Hat Tip: The Tactical Hermit
from Indian Country Today of Dec. 30, 2016
by Patti Jo King
In 1889, the pronouncements of Paiute mystic Wovoka sparked hope of the dawning of a new age among Western tribes; an age that promised an end to Euro-American oppression and a return to tribal autonomy, abundance and spiritual renewal. According to Wovoka, deliverance required participation in a regime of ritual dance and prayer. As word of his Ghost Dance Revival spread, a Lakota delegation visited him, and then carried the Ghost Dance back to their respective reservations.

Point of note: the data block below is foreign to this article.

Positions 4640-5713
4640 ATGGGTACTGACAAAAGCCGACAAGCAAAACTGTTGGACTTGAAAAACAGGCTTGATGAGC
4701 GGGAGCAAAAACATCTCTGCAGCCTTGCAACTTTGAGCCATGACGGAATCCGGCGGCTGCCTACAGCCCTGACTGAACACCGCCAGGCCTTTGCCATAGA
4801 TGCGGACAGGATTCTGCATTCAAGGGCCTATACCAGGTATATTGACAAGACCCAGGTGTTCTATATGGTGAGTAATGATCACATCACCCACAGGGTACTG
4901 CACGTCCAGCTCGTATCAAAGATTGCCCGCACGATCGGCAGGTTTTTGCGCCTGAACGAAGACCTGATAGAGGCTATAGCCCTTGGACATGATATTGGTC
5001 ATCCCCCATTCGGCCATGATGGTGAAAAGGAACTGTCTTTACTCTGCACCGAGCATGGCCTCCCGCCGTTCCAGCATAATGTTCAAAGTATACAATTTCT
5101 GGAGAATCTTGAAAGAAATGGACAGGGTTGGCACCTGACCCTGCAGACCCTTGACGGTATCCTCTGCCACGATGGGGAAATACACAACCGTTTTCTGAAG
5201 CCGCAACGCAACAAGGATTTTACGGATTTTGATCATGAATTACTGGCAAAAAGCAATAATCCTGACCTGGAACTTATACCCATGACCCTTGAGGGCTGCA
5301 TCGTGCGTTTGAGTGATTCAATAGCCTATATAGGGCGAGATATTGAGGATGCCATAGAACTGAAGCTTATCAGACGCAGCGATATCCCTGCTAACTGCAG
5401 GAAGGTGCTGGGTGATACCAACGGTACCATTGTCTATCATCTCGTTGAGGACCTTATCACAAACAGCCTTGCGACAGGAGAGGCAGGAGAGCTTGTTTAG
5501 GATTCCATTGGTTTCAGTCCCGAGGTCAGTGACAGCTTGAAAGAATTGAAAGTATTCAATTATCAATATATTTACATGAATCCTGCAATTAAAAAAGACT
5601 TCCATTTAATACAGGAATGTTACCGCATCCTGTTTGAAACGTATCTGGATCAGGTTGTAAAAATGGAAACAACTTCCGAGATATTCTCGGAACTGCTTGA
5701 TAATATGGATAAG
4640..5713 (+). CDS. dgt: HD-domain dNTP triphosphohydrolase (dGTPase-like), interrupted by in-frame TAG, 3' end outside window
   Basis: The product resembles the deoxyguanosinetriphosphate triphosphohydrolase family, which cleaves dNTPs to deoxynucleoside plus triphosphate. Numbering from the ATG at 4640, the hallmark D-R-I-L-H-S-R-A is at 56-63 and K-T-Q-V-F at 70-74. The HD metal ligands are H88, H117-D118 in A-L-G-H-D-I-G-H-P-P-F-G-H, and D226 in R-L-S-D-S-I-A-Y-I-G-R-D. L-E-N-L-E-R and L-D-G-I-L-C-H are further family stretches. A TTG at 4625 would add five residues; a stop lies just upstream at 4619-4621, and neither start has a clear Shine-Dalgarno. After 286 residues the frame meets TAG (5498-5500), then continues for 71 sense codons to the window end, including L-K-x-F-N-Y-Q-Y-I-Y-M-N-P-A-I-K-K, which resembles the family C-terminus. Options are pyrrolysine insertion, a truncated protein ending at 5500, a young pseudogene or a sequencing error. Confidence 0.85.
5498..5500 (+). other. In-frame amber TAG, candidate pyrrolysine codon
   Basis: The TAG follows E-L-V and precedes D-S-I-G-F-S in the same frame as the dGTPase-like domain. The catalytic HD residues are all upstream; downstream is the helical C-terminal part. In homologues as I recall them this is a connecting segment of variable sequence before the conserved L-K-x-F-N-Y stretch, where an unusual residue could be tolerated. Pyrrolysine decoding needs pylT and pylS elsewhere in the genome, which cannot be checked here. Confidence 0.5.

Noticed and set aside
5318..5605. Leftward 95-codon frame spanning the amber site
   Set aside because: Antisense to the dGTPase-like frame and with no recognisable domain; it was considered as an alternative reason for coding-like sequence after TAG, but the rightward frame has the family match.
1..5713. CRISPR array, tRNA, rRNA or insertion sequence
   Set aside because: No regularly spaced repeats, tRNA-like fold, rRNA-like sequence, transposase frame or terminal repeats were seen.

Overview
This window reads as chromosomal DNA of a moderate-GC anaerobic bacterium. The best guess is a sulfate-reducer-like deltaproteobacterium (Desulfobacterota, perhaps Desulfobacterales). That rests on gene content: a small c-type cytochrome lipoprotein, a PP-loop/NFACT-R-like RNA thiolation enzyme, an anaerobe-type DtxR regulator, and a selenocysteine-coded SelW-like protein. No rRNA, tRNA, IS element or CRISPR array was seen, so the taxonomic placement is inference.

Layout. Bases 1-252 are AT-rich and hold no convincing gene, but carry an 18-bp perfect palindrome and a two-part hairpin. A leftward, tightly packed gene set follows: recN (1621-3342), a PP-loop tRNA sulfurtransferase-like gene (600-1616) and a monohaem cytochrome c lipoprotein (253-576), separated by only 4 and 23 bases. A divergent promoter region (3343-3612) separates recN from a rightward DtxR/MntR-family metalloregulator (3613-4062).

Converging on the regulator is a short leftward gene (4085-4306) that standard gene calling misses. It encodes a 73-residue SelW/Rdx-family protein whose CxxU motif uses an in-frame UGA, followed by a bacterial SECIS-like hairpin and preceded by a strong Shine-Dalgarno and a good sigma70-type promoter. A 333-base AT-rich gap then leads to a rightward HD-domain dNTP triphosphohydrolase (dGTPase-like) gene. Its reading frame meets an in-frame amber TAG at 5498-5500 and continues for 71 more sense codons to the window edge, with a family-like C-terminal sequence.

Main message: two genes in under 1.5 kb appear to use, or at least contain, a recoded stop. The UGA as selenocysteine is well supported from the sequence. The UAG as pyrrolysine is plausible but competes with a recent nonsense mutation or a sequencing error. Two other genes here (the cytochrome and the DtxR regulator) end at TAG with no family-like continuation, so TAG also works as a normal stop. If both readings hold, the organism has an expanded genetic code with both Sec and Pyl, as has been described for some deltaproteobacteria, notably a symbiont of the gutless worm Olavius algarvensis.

On the morning of December 29, 1890, Chief Spotted Elk (Big Foot), leader of a band of some 350 Minneconjou Sioux, sat in a makeshift camp along the banks of Wounded Knee Creek. The band was surrounded by U.S. troops sent to arrest him and disarm his followers. The atmosphere was tense, since an order to arrest Chief Sitting Bull at the Standing Rock Reservation just 14 days earlier had resulted in his murder, prompting Big Foot to lead his people to the Pine Ridge Agency for safe haven. Alerted to the band’s Ghost Dance activities, General Nelson Miles commanded Major Samuel Whiteside and the Seventh Cavalry to apprehend Big Foot and his followers, and the regiment intercepted them on December 28, leading them to the edge of the creek. While confiscating their weapons, a shot pierced the brisk morning air. Within seconds the charged atmosphere erupted as the Indian men rushed to retrieve their confiscated rifles and troopers began to fire volley after volley into the Sioux camp. From a hill above, a Hotchkiss machine gun raked the tipis, gun smoke filled the air, and men, women, and children ran for a ravine near the camp, only to be cut down in crossfire. More than 200 Lakota lay dead or dying in the aftermath as well as at least 20 soldiers.